Any new technology that’s so disruptive is bound to make people uneasy, and that’s certainly true with artificial intelligence.
For the past decade, I’ve recommended great books to read each summer. This year, I decided to mix it up and try something different. I’m recommending just two books—one novel and one nonfiction—plus a mix of other things I’ve enjoyed lately, including a TV series set in Denmark and a few dozen songs that are on regular rotation for me. Whatever your summer plans are, I hope you find something here to help you make the most of them.
Tomorrow, and Tomorrow, and Tomorrow, by Gabrielle Zevin. This terrific novel tells the story of two friends who grow up bonding over Super Mario Bros. and then, in college, start making their own games together. I really related to the story—in fact, it reminded me a lot of my relationship with Paul Allen and our work together at Microsoft. Tomorrow was one of the biggest books of last year, and it’s easy to see why. Zevin is a great writer who makes you care deeply about her characters.
Born in Blackness, by Howard French. I’m a student of Africa, but I still learned a lot from this thoughtful, well-researched book. French, a journalist of African descent, challenges the standard Western accounts of the continent’s history. It was far from stateless and primitive when Europeans arrived. In reality, he explains, various African kingdoms had established city-states that rivaled Europe’s in terms of political organization, military power, commerce, art, and exploration. I mean it as a compliment when I say that Born in Blackness left me wanting to know more.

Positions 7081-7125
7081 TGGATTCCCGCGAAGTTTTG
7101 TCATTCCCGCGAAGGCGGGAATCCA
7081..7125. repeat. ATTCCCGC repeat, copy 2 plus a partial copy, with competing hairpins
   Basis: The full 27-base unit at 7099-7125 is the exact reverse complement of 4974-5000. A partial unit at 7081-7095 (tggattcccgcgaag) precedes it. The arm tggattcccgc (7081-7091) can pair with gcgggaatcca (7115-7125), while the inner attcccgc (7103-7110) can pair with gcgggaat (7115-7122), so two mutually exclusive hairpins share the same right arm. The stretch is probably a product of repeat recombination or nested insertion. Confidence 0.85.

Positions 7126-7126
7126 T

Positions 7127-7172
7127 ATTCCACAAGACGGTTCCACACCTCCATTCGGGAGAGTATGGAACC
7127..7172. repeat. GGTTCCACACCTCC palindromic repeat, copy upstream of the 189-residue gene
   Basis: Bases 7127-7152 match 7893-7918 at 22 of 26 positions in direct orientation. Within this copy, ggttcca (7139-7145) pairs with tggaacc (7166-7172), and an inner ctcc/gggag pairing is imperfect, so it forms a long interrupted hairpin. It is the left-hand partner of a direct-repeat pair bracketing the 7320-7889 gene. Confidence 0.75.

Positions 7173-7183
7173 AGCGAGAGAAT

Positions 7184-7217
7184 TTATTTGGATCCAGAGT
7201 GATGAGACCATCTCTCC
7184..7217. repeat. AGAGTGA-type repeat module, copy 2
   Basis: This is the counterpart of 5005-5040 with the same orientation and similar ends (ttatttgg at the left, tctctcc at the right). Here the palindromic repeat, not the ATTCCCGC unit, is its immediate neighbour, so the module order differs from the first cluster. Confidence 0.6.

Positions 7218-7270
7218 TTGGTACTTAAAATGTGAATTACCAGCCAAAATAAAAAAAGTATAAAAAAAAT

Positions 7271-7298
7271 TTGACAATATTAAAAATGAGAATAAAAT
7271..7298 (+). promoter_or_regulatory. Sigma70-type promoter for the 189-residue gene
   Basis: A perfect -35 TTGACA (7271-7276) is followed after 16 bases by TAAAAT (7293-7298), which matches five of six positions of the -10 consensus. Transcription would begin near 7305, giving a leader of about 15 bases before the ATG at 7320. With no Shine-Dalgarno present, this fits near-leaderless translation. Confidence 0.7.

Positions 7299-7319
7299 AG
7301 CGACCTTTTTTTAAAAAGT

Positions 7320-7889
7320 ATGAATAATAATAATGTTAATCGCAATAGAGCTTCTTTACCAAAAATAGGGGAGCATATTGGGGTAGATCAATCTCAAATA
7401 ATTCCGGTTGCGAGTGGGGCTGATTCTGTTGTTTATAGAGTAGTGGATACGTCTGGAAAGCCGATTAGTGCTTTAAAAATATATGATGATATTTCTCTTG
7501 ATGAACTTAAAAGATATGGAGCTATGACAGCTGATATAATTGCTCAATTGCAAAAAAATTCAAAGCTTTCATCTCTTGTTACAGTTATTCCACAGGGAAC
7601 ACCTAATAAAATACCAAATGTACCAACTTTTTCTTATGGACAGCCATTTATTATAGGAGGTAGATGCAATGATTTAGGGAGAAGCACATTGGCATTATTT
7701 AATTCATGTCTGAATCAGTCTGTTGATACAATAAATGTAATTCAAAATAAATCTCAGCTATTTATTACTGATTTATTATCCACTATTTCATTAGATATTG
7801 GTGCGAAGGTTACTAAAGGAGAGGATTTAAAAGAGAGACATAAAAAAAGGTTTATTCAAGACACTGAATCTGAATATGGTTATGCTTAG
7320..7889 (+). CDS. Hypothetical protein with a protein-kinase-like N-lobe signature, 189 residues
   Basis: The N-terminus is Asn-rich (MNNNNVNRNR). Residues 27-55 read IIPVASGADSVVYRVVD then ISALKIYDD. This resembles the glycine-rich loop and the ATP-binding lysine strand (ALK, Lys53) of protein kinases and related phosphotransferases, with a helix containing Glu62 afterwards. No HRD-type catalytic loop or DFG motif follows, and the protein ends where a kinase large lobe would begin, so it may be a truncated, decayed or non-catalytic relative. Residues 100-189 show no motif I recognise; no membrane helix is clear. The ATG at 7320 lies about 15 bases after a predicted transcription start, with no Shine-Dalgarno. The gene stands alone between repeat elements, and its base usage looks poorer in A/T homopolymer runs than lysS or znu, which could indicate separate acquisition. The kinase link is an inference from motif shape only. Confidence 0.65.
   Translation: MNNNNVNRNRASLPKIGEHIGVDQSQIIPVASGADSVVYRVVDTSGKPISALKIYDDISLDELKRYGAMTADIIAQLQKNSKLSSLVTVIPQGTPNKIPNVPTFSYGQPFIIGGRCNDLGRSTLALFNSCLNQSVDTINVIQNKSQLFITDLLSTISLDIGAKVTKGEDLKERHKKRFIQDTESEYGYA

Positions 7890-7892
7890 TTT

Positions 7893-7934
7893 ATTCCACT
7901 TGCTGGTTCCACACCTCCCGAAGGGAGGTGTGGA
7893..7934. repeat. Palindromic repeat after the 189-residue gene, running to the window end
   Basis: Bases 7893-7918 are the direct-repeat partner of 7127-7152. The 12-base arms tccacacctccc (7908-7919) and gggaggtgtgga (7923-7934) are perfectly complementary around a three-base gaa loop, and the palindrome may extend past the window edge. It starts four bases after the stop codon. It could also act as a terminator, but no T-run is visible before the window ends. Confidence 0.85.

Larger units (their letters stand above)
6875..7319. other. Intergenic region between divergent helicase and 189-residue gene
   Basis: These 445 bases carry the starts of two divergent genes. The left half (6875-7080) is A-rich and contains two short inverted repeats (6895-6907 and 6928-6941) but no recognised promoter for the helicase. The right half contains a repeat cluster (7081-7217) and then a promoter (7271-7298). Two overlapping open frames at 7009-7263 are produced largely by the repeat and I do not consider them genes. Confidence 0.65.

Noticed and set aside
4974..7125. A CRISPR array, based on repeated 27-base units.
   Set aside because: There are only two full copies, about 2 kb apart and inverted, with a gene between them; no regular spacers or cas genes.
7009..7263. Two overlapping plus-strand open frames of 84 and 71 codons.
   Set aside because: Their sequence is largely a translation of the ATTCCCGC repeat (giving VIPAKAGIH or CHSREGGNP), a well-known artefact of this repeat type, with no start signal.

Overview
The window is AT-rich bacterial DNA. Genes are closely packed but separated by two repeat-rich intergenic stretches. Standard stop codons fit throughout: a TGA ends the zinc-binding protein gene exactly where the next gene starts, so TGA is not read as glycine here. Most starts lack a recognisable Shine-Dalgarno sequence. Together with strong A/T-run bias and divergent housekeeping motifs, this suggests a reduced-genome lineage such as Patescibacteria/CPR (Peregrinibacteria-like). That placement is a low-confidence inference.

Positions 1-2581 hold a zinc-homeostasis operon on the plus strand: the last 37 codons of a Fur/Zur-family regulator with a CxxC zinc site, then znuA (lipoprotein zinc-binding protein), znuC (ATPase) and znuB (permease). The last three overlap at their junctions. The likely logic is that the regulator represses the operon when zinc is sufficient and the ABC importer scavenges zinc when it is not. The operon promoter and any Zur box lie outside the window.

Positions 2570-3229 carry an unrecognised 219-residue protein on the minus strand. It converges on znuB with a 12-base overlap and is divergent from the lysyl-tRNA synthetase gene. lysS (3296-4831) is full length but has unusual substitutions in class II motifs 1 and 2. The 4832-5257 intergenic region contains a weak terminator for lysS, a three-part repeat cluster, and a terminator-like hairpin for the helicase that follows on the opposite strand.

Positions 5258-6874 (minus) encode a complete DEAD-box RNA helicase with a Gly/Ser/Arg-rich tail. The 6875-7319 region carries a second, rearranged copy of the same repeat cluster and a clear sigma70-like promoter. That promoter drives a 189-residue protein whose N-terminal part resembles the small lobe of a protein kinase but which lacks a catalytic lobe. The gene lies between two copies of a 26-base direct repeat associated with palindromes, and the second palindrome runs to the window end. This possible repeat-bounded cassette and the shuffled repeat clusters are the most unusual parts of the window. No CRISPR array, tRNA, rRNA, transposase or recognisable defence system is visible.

Borgen (available on Netflix in the U.S.). I’ve binged all four seasons of this Danish political drama. Named for the palace in Copenhagen where the Danish government is based, it follows the country’s (fictional) first female prime minister as she navigates a complex political landscape. I’m fascinated by how political coalitions come together and stay together, and I loved watching the PM, Birgitte Nyborg, figure it all out. She’s a principled and talented leader who’s also fallible and sometimes misguided. Borgen is entertaining above all else, but I’ve learned a ton from watching it too.
Here’s a Spotify playlist with many of my favorite tracks—songs newer and older that have stuck with me over the years. You’ll find everything from Billie Holiday, Nat King Cole, and the Beatles to Vampire Weekend, Adele, and U2.